The iconic family road trip. The video store shelves are flooded with comedies written about these all-important rites of summertime passage. Why? Because nine times out of 10, they quickly devolve into unmitigated catastrophes.
If you watch Chevy Chase in “National Lampoon’s Vacation,” Robin Williams in “RV” or this summer’s “Diary of a Wimpy Kid: The Long Haul,” it might seem like a potential tragedy is lurking at every exit. My family once started an August road trip with a lost purse, four broken fishing poles and a busted air conditioning unit in our minivan. We then proceeded to get a flat tire and spend several hours at a Wal-Mart while a pair of trainees replaced it. Not fun!
But don’t assume all roads lead to Destination Disaster. By planning ahead and keeping expectations in check, a road trip can be a sure route to cherished family memories.
- Do not overpack. I say again – do not overpack! Putting literally too much junk in the trunk leads to insane amounts of stress when you depart, when you return home and every time you have to move the set of golf clubs around the pile of tennis rackets that knock over the box of Legos just to find your child’s favorite swim goggles. “NO, Mom! My other swim goggles!” Keep clothing and accessories simple, mix and match outfits and plan to do a load of laundry mid-trip. Any item that proves to be essential for family fun can likely be picked up at a gas station, dollar store or Walgreens along the way.
- Snacks! One area not to skimp is in the snack department. Nothing keeps crabbiness and boredom at bay like some well-timed treats. But if sugar makes your kids bonkers (like mine), skip the Skittles and licorice bites, and bring along pretzels, popcorn, yogurt-covered raisins and trail mix. Tip: My girls love anything miniature-sized that comes in its own carton, like those mini cereal boxes, Lunchables or single-serve Pringles tubs. Expensive? Yes. Worth the price? Absolutely!
- Show on the road? My kids can’t even ride to the post office without asking, “Can we watch a movie?” So for long road trips, we pack a stack of DVDs in a travel CD case to save on space (and sticky fingerprints), and give each girl her own headphones. This summer, we are also bringing along the Narnia series of books on CD – though my husband and I want to listen to those, too! On really long vacations, I give each girl one small, wrapped gift per travel day. (Just something simple like a sticker book, trivia cards or fresh markers and paper – little things I would’ve purchased anyway.) The catch is that they cannot unwrap that day’s package until we are at least one hour down the road.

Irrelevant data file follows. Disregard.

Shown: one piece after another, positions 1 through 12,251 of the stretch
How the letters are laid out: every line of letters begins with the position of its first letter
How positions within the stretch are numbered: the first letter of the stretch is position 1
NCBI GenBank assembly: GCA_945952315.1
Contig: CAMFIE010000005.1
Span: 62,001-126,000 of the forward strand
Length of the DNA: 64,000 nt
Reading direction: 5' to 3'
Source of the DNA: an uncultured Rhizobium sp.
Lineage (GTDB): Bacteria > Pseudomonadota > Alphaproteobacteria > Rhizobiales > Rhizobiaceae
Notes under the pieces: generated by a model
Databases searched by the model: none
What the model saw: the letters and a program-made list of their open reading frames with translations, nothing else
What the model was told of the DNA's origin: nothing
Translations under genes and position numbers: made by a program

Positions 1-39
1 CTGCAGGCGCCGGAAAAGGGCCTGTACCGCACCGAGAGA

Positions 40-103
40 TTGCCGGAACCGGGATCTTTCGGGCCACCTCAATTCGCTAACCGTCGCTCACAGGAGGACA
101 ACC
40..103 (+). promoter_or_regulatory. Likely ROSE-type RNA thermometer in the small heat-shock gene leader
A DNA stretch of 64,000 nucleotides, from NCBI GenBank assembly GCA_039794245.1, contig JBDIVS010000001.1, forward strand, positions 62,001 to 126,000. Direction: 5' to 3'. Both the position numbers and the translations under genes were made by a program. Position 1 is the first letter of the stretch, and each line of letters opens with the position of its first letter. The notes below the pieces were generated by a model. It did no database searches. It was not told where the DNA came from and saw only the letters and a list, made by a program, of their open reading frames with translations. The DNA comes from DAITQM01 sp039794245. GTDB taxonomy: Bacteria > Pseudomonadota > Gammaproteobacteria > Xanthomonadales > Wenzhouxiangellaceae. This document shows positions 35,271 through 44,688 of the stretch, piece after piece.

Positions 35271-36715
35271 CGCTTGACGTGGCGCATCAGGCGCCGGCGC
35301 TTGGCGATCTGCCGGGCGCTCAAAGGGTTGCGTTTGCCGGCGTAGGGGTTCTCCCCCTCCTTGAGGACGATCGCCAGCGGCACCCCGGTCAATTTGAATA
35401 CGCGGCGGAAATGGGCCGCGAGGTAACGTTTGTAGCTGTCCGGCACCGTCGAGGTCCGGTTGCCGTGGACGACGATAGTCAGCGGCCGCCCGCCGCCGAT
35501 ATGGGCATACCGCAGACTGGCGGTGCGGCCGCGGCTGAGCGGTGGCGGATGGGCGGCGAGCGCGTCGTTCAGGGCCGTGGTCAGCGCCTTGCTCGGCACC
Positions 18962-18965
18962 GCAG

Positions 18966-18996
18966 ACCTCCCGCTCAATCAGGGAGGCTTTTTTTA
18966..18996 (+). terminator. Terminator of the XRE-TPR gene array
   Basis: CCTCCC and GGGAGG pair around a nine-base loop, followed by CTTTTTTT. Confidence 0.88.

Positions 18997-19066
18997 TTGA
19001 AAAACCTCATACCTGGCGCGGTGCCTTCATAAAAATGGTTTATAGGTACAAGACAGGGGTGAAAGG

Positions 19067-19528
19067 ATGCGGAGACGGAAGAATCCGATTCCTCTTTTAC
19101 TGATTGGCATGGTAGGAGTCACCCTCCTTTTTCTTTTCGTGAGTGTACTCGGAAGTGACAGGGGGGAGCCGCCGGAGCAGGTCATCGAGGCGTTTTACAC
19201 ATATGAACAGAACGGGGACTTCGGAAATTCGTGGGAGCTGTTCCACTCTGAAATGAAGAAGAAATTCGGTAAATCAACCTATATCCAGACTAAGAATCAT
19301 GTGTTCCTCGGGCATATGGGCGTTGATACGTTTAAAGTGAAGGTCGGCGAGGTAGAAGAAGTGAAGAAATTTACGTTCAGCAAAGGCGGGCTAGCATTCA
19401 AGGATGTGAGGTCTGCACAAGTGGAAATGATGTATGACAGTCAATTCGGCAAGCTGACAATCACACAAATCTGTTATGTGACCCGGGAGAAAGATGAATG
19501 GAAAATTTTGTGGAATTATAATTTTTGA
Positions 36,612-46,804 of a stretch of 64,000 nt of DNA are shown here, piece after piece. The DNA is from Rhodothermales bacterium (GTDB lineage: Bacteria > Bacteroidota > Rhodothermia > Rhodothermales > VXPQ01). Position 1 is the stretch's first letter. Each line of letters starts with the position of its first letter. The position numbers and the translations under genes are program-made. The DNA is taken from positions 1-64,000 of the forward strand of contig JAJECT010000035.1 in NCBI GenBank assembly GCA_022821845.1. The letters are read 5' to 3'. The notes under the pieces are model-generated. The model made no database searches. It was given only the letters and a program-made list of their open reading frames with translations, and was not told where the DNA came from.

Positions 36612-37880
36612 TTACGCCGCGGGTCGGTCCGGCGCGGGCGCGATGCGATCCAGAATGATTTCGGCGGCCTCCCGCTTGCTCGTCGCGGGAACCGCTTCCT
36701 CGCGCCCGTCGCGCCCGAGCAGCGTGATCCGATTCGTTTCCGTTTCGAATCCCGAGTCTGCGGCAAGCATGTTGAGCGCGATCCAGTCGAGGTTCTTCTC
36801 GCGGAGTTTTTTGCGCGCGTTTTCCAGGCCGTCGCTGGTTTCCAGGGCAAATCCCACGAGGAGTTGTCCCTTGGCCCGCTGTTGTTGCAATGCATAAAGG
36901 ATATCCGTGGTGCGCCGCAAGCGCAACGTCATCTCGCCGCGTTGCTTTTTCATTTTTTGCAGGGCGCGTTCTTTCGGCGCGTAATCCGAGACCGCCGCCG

- Comfort is key. Do not attempt a long summer road trip without air conditioning. Just, don’t. Rent a vehicle, if you must. Bring extra fans and/or blankets for family members who run hot or cold, and for goodness sake do NOT dress your kids in any clothing that is too new, too tight or too itchy for the long haul. On travel days longer than eight hours, I’ve been known to let my kids ride along in their pajamas and flip flops; pretty sure my “Mother of the Year” trophy will be arriving any day now…
- Set realistic goals and expectations. Driving 20 hours straight through to Orlando might look good on paper. But it’s going to look really ugly somewhere south of Nashville. Make the journey part of the trip, and set up interesting stops along the way. Also, you probably could see all the sites of Yellowstone National Park in one day … but why would you want to? A family vacation is the perfect opportunity to slow down the pace, relax with your kids and savor these fleeting moments of childhood. If time is an issue, take an airplane. Road trips are all about the memories, and relaxed family members are going to make for happy travelers.
What are your favorite destinations or tips for relaxed road trips? I’d love to hear about them in the comments!